He acknowledged the horror of domestic violence. He obliquely invoked his deep religious beliefs when he said, "I think it's important for me to be there for him." He expressed his own concerns as a father trying to teach the proper ways of behavior to his daughters and his son as they enter adolescence.

Girardi also confessed that, even though the Chapman case has been classified "inactive" by the Broward County Police, if Major League Baseball chooses to suspend Chapman, he would have no objection to it.

"I think there's an expectation of conduct and how you're supposed to handle situations that maybe in the court of law is different than the court of Major League Baseball's opinion or the players' association's opinion or the public's opinion," Girardi said. "I understand that. I think we have a responsibility as athletes on the way we present ourselves on and off the field, and I'm OK with that."

At the same time, he sure loves having that high-octane arm in his bullpen.

"I think adding Chapman to that bullpen mix is really good," Girardi said. "Our bullpen, especially that final three, were really, really good last year, but now I think it has a chance to be even better."

It would have been interesting to hear how Girardi's predecessor, Joe Torre, would have handled this situation, considering his own experiences with domestic violence -- as a boy, he witnessed his mother being abused by his father -- balanced against his own tendency, like Girardi, to defend his players at almost any cost.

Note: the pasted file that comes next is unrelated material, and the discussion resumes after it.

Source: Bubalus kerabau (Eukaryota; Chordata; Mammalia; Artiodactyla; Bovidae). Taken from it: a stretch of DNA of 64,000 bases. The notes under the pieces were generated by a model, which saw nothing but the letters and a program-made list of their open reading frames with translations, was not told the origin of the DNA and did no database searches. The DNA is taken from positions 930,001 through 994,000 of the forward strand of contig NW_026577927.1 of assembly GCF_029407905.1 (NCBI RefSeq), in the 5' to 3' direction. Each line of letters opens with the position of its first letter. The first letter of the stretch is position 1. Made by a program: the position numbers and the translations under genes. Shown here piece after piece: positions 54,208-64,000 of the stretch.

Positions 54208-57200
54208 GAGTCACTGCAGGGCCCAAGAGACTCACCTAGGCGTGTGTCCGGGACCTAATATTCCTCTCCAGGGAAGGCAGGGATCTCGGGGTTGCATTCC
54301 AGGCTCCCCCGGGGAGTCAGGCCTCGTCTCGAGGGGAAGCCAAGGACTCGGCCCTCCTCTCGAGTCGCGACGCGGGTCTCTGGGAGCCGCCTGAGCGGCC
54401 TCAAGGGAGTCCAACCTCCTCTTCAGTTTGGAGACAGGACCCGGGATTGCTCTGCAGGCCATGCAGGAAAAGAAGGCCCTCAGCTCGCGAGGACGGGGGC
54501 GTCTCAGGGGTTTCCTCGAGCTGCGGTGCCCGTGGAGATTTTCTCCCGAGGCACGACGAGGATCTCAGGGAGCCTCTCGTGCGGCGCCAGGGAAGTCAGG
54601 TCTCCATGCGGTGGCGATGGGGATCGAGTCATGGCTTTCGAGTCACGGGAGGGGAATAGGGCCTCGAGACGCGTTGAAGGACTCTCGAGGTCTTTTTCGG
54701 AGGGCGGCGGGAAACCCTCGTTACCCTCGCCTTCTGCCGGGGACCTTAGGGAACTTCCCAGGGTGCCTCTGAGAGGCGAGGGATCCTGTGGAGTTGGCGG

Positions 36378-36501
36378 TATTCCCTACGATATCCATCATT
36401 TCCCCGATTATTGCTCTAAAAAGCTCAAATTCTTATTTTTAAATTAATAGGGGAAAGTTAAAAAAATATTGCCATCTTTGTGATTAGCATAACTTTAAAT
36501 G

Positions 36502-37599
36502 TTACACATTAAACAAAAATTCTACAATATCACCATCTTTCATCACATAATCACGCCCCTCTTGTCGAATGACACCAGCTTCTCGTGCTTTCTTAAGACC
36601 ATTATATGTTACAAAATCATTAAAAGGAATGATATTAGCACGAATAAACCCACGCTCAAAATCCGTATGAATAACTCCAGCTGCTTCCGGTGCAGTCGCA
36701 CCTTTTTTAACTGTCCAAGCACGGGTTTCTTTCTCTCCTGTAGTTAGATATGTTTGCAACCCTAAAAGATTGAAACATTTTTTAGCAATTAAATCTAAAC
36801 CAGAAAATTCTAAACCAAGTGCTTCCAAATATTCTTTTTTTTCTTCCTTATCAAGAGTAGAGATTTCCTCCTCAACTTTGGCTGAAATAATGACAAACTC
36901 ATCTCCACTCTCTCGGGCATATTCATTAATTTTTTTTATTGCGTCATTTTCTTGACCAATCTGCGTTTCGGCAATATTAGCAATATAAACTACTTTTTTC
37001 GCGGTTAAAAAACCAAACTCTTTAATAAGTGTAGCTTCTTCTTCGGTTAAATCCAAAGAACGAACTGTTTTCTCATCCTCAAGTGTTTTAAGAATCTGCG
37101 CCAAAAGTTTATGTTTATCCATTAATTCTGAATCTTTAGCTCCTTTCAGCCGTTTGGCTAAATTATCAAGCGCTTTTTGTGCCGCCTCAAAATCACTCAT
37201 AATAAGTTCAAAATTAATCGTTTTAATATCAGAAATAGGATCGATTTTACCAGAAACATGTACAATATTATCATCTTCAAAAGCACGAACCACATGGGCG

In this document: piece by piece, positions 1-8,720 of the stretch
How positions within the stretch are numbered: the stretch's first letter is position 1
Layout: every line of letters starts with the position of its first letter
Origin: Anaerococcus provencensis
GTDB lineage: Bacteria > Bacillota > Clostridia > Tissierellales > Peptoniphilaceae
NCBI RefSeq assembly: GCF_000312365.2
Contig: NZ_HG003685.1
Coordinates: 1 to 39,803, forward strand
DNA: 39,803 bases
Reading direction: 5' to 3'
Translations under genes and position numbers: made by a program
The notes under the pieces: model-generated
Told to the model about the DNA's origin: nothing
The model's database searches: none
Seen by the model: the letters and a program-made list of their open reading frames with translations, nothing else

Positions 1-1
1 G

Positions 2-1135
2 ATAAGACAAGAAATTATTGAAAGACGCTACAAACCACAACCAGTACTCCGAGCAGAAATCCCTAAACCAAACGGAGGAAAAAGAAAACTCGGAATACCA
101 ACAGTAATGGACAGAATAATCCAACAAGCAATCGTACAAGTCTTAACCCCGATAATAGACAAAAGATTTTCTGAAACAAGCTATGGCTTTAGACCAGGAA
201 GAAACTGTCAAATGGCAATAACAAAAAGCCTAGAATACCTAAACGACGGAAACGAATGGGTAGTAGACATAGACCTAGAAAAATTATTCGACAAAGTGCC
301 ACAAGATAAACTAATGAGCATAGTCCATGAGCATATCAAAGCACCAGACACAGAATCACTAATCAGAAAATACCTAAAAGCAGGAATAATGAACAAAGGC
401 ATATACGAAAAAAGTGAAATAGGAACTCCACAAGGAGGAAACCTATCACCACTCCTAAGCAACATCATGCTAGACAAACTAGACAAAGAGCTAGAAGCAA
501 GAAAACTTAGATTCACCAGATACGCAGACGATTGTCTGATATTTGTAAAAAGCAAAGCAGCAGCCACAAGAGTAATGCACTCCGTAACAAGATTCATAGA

But MLB, understandably, chose not to make Torre available due to his involvement with its ongoing investigation, which it also will not comment on. However, Yankees officials who have spoken to me off the record expect Chapman to get some kind of suspension under the league's new domestic violence policy by commissioner Rob Manfred, if only to make a public display of the differences between MLB and the NFL, and the clumsy way in which commissioner Roger Goodell handled the Rice case.

Still, Girardi went ahead and named Chapman his closer, even if it is likely he will not start the season on the active roster.

"Whether he's suspended or not is not up to me," Girardi said. "I don't have the information; I don't have a police report, I wasn't there. It's really hard for me to make an assessment. I'm concerned about our team and the team we're playing. Part of a manager's job is to manage the players that they give you."

In Aroldis Chapman, the Yankees gave Joe Girardi a potential gold mine this winter. They also gave him a likely season full of headaches, as well as a moral quandary that no manager in his right mind would ever want to wrestle with.